Manchester United predicted a record rise in annual revenue to between £560 million ($721.8 million, €652.4 million) and £570 million in their latest quarterly financial figures released on Tuesday. United had previously told investors to expect revenue of between £530 million and £540 million for the 2016-17 financial year.
Broadcast revenue for the quarter rose by 12.9 percent to £31.4 million, largely due to the Premier League’s new bumper television rights deal taking effect. “We are forecasting better full-year financial performance than expected and as such have raised our revenue and profit guidance for the year,” said United executive vice-chairman Ed Woodward in a press release.
“We look forward to a strong finish to 2016-’17, both on and off the pitch.” United failed to qualify for this season’s Champions League, but their exploits in the Europa League have helped them to record strong financial results.
They have won the League Cup in Jose Mourinho’s first season as manager and will face Ajax in the final of the Europa League, the only tournament they have never won, on May 24. They must win the Europa League to qualify for next season’s Champions League, having failed to secure a top-four finish in the Premier League.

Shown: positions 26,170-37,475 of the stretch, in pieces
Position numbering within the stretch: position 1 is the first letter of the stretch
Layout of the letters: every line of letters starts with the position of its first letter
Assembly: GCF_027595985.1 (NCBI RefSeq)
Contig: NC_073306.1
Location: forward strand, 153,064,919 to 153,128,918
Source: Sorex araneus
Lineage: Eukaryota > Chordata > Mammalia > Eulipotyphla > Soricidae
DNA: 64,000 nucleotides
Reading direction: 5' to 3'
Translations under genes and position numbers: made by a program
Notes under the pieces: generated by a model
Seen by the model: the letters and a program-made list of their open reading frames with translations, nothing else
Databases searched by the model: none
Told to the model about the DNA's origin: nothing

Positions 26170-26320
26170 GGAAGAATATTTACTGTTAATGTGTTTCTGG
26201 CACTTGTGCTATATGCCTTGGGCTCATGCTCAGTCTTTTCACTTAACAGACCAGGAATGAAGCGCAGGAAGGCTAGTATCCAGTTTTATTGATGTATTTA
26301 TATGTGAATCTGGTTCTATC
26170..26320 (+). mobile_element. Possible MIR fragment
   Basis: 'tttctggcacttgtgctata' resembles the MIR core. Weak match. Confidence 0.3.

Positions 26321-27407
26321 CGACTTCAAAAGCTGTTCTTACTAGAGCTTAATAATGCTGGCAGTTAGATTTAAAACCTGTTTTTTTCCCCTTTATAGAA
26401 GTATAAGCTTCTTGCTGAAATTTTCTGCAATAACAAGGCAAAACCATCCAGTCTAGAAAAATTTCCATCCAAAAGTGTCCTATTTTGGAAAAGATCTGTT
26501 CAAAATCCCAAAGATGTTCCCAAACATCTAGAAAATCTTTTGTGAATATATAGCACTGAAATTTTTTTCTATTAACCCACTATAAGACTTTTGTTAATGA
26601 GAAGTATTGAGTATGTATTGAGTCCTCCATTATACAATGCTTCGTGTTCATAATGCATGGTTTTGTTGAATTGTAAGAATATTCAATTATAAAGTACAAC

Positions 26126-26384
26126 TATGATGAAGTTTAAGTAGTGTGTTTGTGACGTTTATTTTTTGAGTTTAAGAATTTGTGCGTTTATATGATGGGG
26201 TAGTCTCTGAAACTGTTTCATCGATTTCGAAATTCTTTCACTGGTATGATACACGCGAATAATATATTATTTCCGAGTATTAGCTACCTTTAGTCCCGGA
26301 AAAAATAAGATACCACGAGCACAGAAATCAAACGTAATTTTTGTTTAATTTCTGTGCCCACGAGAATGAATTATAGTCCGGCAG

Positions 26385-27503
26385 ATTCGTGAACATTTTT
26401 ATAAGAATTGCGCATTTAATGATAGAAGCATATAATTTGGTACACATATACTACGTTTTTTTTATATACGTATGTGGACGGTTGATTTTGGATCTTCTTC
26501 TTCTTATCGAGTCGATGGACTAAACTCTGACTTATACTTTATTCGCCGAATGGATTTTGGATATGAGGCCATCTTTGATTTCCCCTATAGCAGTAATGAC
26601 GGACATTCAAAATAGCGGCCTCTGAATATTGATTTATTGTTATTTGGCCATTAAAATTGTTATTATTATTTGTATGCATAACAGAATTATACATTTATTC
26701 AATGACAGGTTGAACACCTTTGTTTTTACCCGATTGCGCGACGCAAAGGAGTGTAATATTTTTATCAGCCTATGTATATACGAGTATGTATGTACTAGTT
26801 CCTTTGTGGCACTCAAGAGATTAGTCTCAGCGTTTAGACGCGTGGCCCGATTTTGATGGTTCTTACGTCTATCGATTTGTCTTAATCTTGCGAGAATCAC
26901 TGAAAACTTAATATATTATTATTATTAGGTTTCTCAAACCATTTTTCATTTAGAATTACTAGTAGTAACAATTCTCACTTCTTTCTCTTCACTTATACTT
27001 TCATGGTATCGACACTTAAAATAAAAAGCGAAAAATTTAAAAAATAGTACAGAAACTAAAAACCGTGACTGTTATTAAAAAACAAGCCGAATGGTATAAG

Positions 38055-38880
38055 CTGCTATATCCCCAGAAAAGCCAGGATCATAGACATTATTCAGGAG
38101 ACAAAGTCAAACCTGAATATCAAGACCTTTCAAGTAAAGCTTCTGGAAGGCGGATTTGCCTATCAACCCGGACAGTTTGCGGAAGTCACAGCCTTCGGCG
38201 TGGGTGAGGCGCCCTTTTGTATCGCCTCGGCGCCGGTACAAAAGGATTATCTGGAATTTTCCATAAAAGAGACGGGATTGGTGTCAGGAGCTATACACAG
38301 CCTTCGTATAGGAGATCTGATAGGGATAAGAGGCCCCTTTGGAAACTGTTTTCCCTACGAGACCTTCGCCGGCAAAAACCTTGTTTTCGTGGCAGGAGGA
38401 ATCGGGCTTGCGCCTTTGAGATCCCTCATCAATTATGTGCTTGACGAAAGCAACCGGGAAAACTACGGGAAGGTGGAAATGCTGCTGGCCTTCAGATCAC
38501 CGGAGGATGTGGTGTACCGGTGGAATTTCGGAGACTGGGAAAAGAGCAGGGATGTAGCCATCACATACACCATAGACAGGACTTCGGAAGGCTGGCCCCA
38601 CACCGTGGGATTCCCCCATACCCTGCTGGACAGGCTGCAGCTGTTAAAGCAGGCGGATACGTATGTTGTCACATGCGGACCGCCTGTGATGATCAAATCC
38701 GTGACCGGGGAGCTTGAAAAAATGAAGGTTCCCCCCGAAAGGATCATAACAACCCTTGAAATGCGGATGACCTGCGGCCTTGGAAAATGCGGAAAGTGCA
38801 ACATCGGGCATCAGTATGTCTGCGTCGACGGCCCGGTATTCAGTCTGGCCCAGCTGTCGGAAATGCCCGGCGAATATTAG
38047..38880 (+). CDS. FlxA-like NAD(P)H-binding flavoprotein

United will see a 30 percent reduction in their sponsorship deal with Adidas – a loss of £21 million if they do not reach the Champions League, spread out over the remaining eight years of the contract.
Despite that, Woodward told investors in a conference call that United have made “tremendous progress on and off the pitch” under Mourinho. United will receive 6.5 million euros in prize money if they win the Europa League and 3.5 million euros if they lose the final.
The club’s operating expenses rose 27 percent to £129.8 million, partly due to the contracts offered to new signings including Paul Pogba and Zlatan Ibrahimovic. United also hired a significant number of new non-playing staff members. Net debt rose by £17.6 million to £366.3 million, which the club said was due to the strengthening US dollar.